On January 1st, American citizens will celebrate the New Year in style, with dancing, parties, concerts, and the rest of American celebratory life. Americans will also celebrate another year of freedom and democracy in a country that, for many, has been, since its inception, a social and political experiment. As the first US President George Washington said at the time of his inauguration, “the eyes of the world are upon us, watching and waiting to see the outcome of liberty.” Unfortunately, those in Kazakhstan will undergo a different experiment – for January 1, 2016 will mark a new chapter in the political life of the country due to the declaration that all Kazakstan citizens will be required to download a “national security certificate” onto their mobile devices (PC, tablet, smartphone, etc.).
The Kazakhstan telecommunications group Kazakhtelecom JSC published its statement a little over a week ago now (11.30.2015), telling citizens to prepare themselves and giving a short explanation as to why the national security certificate will benefit them: “The national security certificate will secure protection of Kazakhstan users when using coded access protocols to foreign internet resources.” The statement has since been taken down, but thanks to the magic of the internet, here is the archived page. The group claims that its goal is to protect Kazahkstan citizens, but in the same path, the national security certificate will also provide a way for the Kazakhstan government to spy on its citizens and see just what they’re up to.
Again, this presents advantages and disadvantages. If Kazakhstan intends to stop terrorists and combat military tragedies and innocent deaths in its country, then its actions are to be applauded. At the same time, however, there’s no telling just how far the Kazakhstan’s “snooping” activities will go with a national security certificate. After all, in the same announcement, Kazakhtelecom JSC says that “Kazakhtelecom JSC pays special attention that installation of security certificate can be performed from each device of a subscriber, from which Internet access will be performed (mobile telephones and tabs on base of iOS/Android, PC and notebooks on base of Windows/MacOS).”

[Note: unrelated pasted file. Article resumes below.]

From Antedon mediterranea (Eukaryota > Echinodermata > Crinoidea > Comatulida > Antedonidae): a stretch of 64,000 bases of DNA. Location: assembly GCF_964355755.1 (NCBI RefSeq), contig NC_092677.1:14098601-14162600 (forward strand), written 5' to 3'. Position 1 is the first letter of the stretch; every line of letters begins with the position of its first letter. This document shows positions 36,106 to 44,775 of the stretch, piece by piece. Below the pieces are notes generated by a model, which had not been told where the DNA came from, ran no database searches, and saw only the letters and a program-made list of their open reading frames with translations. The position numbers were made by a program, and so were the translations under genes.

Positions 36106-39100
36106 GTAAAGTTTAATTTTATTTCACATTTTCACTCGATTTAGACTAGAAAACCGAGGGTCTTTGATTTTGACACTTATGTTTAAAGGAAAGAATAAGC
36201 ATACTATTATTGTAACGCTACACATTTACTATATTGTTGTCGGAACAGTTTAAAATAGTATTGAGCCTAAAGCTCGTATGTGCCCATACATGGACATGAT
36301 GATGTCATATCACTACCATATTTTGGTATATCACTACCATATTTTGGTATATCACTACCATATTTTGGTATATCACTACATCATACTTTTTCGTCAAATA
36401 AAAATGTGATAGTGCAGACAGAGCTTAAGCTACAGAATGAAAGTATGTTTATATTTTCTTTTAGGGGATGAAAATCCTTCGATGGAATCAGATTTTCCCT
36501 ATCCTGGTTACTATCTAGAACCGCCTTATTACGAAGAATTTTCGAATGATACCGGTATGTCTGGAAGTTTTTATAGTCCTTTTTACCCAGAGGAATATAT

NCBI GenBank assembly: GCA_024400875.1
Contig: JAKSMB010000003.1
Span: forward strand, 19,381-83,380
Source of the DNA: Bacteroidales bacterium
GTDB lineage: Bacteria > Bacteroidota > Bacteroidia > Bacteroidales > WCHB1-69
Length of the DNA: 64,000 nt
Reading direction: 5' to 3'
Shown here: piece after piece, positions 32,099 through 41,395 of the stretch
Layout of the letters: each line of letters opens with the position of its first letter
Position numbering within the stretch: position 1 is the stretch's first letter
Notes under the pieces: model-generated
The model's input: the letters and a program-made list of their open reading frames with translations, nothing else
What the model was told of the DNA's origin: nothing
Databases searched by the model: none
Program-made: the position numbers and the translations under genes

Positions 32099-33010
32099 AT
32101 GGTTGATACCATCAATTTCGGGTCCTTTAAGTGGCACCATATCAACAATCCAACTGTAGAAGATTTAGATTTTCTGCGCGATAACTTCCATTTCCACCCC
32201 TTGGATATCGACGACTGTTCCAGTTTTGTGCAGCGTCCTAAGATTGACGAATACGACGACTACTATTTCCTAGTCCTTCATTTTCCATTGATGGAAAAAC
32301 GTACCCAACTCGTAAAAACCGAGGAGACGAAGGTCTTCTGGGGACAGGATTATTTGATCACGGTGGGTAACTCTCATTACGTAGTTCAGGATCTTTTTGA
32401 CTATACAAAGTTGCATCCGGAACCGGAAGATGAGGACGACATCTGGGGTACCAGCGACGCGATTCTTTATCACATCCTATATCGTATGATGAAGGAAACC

The fact that the national security certificate must be installed on every device with an internet connection is interesting indeed. It shows that, even with something such as anti-spy software in place, the Kazakhstan government will still have a backdoor by which to access everything from your web browsing history to webpages, images, emails, text messages, and even your Facebook, Apple, and Google websites (perhaps access to Google’s Cloud Drive storage, even).
Even in the US, for example, it’s no secret that carriers and the government work hand in hand. Top US carrier Verizon Wireless, for example, has been, along with AT&T, guilty of being paid by the government to hand over your phone calls, texts, and other telecommunications data. As of February 2016, the NSA will have to go through proper channels to access your data (thanks to Edward Snowden’s revelations as a former NSA contractor), but there are still loopholes and backdoors in mobile devices. In fact, Apple’s decision (and later Google’s for Android) to encrypt its iOS devices has so offended the Federal Bureau of Investigations (FBI) that it claims Apple’s decision is obstructing justice and continuing the drive in the war on terrorism rather than bringing it to an end. If you don’t see how easy it would be for US carriers to institute a national security certificate of some kind, take a look at the “government taxes and fees” on your phone bill each month. Anything telecommunications-related in any country around the world is, ultimately, government property.
So, it wouldn’t be hard for the US to institute the same national security certificate as Kazakhstan, but the US hasn’t done that so far. At any rate, we’re not sure this helps Kazakhstan citizens look forward to 2016 at all.